First how do we not treat burns and why?!
Put oils (of any kind) on burns.
Put lard on burns.
Put butter on burns.
Put mayonnaise on burns (it has oils in it).
Warm or hot water on burns.
Oils, lard, butter and mayonnaise have will keep the heat in and allow the burn to worsen until removed. How do the doctors (and we) remove these things? They are removed with soap, water and a brush (OUCH!!!)
Mom’s cookbook tells us that after you have cooked your beef or pork roast, you should remove it from the oven and leave it set (untouched) for one-half hour. What does this have to do with burns, you ask? What is cooking a roast but controlled burning. But, say you, I still haven’t answered your question.
As they say in the King’s vernacular, “Don’t get your knickers in a twist.”, or words to that effect.
When you are burned by heat or electricity the temperature of the tissues is raised to a temperature that can cause them to ‘cook’. That cooking continues for approximately one-half hour, just like mom’s roast. What we need to do is bring the temperature of the tissues down below that cooking temperature and keep it there for the ‘magik’ one-half hour. How do we do that? We use large amounts of clean, cold water.
Standard treatment in hospital emergency rooms is to place ice in a basin or sink, fill the basin/sink with water and place towels in the ‘ice water’. The towels are loosely wrung out and placed over the burned area to keep it moist, cool it down and keep it cool. How long do they do it? Right you are, one-half hour or more. Now, not only does the water cool the burn area down it has another magical quality, it greatly relieves the pain in the burned area. Without the excruciating pain the victim can relax and not only physical, but also psychological healing can begin. And they didn’t have to scrub off that oily mess that some well-meaning idiot put on the burn.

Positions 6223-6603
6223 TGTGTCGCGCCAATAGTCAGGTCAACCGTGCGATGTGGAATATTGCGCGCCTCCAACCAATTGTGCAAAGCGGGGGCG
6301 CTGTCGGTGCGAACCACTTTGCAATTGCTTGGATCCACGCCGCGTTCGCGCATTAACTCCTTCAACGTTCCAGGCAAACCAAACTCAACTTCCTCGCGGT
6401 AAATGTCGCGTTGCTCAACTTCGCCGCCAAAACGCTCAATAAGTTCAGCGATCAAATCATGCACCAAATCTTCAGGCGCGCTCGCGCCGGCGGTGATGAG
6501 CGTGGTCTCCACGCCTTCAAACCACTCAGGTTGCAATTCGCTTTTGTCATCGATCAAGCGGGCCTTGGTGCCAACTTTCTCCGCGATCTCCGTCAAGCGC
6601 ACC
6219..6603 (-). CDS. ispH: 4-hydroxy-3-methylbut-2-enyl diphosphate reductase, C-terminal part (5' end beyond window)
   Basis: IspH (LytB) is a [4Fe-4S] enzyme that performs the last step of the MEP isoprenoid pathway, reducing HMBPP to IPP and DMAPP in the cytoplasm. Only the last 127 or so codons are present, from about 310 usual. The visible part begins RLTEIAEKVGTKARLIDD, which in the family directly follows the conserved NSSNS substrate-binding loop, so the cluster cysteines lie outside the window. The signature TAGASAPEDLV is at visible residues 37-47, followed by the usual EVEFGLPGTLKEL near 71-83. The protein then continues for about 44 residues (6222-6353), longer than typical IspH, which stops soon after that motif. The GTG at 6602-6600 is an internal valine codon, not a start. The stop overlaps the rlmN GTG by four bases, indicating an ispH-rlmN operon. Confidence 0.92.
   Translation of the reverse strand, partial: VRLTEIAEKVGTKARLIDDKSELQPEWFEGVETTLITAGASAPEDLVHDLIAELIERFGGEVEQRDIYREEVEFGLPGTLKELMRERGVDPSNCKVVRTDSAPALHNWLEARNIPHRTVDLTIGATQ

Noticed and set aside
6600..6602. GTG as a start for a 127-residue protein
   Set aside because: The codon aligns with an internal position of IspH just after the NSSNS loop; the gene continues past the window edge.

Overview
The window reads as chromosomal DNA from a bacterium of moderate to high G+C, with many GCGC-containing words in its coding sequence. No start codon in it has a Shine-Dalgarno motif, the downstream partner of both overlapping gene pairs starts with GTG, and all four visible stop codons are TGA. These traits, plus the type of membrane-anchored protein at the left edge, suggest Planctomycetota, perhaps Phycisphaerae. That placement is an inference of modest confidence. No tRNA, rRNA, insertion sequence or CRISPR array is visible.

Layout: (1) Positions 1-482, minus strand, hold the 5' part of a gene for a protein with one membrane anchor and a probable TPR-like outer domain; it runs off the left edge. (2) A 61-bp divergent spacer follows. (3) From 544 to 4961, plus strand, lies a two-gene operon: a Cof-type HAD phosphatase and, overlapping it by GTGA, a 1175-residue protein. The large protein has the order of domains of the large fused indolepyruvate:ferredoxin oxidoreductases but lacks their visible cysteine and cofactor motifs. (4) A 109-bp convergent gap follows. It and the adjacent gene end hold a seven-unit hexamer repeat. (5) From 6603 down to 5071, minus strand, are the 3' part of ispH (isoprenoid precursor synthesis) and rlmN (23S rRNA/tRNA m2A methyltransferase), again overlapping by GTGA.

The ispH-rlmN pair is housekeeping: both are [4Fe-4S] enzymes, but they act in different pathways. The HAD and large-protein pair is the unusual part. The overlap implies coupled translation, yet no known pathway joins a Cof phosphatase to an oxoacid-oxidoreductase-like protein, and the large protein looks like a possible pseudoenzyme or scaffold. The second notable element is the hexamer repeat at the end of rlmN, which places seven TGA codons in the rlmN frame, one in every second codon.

After they cool the burn area for the right amount of time they cover it with a gauze (preferrable TELFA gauze) that has been swabbed with Silvadene Cream. Silvadene Cream is a prescription medication here in the U.S., elsewhere it may not be. It is extremely important to keep any open burn wounds clean and free of contamination.